[May 31]--Clean and Unclean

Mark 7:1-13

If you’ve been paying attention to these lessons from Mark, you might have noticed a pattern emerging. This Gospel seems to be focused on Jesus’ confrontations with the official interpretation of God’s law. We mentioned before that chapters 2 and 3 have five different conflicts which he had with the religious leaders. This is another one, and it touches on an area that we need to understand.

First, we need to remember that this Gospel was written mainly to Gentiles who had to be taught the reasoning behind some of the Jewish customs. But there’s something you need to know which Mark doesn’t mention. We tend to foist upon the N. T. our modern comprehension of the world. We’re told that we need to wash our hands on a regular basis. Why? Because of hygiene. There are germs which we pick up, and the washing kills them. If we don’t wash, it’ll affect our health in a bad way.

But that wasn’t why the Pharisees believed in washing hands. They had no concept of germ theory, anyway. The reason why they washed was to symbolize something, namely their separation from the world. The world was sinful and “unclean” (in a moral sense), and they wanted no part of that. So they washed their hands to rid themselves of the moral filth that they might've “picked up.”

This was a based on an O.T. understanding of life. Remember, the main motif of the O.T. was separation: Separation of the common people from God, of clean from unclean foods, of common days from holy days, of clean from unclean people, etc. In a way, it was the “quarantine” method of righteousness. Evil was kept “over there” as much as possible.

But then Jesus came along, and a whole new paradigm was in place. He touched a leper, and instead of becoming unclean himself, his “cleanness” spread to the leper. Same thing with the woman who constantly bled.

But the Pharisees were so caught up in their way of doing things that they were trapped in legalism. What’s legalism? There are lots of definitions out there, some more helpful than others. But I have one, or at least a way to recognize it, and it’s based on Jesus’ accusation from this passage. Here it is—It’s being concerned about things that God doesn’t care about and not being concerned about things that he does care about. See, legalism is not concern about obeying God’s law. The Lord has given us instructions, and he didn’t give them just because he likes hearing himself talk. If you want to obey him and study his instructions in order to do so, that’s not legalism.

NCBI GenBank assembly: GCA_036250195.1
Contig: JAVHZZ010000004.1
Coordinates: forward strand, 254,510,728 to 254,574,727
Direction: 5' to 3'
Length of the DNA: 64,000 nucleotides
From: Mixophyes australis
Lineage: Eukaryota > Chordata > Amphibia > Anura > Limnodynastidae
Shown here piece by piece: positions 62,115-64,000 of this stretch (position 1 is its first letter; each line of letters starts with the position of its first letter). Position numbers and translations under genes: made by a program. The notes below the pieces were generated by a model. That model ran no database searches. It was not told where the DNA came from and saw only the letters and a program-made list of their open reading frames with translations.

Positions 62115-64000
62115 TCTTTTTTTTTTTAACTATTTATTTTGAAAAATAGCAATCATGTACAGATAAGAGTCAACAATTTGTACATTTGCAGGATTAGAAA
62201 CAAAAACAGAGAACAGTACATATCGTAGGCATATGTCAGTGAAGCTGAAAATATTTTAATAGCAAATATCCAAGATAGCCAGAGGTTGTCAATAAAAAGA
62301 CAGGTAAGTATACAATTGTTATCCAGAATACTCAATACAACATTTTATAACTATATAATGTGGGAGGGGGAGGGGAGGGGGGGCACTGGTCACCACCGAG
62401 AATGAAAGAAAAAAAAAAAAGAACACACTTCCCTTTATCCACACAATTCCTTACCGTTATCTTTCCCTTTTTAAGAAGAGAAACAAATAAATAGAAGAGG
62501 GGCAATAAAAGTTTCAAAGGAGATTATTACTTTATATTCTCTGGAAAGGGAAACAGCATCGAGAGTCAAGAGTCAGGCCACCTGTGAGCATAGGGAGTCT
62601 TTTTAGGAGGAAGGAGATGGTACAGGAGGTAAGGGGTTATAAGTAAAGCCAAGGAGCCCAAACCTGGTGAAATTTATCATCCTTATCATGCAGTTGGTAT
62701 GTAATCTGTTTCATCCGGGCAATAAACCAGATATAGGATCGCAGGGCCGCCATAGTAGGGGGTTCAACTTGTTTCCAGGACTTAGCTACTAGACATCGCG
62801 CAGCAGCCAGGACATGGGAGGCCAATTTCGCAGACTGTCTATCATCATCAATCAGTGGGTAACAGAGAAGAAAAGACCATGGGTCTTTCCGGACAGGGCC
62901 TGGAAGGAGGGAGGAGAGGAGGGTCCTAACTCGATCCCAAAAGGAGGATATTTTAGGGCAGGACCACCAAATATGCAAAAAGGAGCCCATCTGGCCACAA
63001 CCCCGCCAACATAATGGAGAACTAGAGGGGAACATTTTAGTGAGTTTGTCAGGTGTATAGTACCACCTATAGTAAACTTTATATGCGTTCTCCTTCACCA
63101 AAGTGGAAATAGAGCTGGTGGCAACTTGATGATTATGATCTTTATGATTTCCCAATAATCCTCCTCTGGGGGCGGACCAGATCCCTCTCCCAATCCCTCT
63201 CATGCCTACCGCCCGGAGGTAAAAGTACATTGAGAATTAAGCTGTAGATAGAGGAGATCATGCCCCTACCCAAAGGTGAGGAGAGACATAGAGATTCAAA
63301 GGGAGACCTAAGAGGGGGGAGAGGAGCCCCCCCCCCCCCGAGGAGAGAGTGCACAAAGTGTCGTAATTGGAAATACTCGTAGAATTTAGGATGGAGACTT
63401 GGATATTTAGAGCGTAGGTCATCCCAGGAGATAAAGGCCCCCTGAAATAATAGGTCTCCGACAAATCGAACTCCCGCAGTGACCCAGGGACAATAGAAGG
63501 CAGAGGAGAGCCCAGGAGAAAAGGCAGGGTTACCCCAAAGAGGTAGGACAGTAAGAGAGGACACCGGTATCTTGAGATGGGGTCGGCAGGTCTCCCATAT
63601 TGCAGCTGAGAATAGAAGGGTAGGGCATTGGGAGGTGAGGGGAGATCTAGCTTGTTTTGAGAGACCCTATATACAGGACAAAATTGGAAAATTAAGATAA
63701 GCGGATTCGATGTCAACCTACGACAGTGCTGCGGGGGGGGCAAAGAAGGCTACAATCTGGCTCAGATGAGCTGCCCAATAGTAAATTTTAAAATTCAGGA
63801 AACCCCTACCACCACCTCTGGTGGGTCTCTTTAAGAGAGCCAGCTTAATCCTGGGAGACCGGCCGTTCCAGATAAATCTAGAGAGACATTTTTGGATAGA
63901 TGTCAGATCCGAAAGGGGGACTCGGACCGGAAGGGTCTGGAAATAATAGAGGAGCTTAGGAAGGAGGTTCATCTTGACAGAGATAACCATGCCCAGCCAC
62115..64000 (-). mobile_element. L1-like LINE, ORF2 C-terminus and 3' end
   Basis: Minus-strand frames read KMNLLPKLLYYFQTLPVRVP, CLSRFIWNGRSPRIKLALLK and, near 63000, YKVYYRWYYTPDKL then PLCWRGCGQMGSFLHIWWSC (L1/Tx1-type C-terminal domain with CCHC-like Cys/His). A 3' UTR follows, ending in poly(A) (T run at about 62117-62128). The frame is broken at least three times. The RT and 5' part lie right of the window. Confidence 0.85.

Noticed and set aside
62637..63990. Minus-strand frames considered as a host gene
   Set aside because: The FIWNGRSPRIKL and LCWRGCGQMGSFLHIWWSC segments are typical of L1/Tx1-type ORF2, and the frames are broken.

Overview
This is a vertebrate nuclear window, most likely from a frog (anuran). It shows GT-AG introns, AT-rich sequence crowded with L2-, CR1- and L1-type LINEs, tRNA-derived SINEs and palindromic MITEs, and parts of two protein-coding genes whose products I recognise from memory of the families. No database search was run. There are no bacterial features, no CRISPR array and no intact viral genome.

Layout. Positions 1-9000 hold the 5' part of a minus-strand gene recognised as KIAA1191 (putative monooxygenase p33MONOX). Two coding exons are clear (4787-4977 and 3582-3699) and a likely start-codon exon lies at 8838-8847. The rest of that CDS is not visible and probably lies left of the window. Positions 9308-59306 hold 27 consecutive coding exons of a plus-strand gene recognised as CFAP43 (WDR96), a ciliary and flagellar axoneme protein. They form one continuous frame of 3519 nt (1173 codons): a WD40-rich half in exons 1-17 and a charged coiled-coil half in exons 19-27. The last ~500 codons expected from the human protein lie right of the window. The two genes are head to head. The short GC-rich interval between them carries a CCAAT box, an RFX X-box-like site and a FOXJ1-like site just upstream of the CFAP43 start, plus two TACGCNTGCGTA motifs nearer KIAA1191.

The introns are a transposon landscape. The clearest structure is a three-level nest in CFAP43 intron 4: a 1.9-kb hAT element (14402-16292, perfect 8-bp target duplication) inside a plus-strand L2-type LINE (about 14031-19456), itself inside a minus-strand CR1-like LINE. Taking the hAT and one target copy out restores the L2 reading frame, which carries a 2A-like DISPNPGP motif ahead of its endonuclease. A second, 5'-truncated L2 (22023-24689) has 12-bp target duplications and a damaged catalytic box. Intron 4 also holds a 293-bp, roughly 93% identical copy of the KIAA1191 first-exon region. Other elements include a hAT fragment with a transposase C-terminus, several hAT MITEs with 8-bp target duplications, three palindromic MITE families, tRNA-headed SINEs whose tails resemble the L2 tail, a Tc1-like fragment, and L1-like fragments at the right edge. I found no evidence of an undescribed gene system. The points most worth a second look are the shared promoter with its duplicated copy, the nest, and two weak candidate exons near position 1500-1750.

But notice the contrast here in Christ’s indictment. Washing of the hands for a symbolic cleansing---God doesn’t care about that. Taking care of your parents when they’re in need—very high on God’s priority list. And how do we tell which is which? Well, what standard does Christ present? Simple enough test: What has he made explicit in his word?

And it’s a pattern you’ll see over and over with legalism. People care about things that God doesn’t care about, and eventually it’ll crowd out the things that actually hold his interest. Part of the reason, quite frankly, is laziness. You see, legalism is at the same time both A) a crushing burden and B) an easy way out. To ritually wash your hands before a meal is no burden at all compared to taking care of your parents when they’re too old to provide for themselves.

But before we point the finger at those nasty Pharisees, we might take a moment for self-reflection. I know that America is about as far away from legalism (in the traditional sense) as you can get. If anything, we’re in far greater danger from antinomianism than from legalism. But the root error is still the same: We care about things that God doesn’t care about and don’t pay any attention to what’s really on his heart. What does he really want me to do? How can I change my priority list to reflect his? I think you know that answer to that, don’t you?

Father God, I want my heart to be an echo of yours. I want to care about what you care about. I want to love what you love and hate what you hate. Please.

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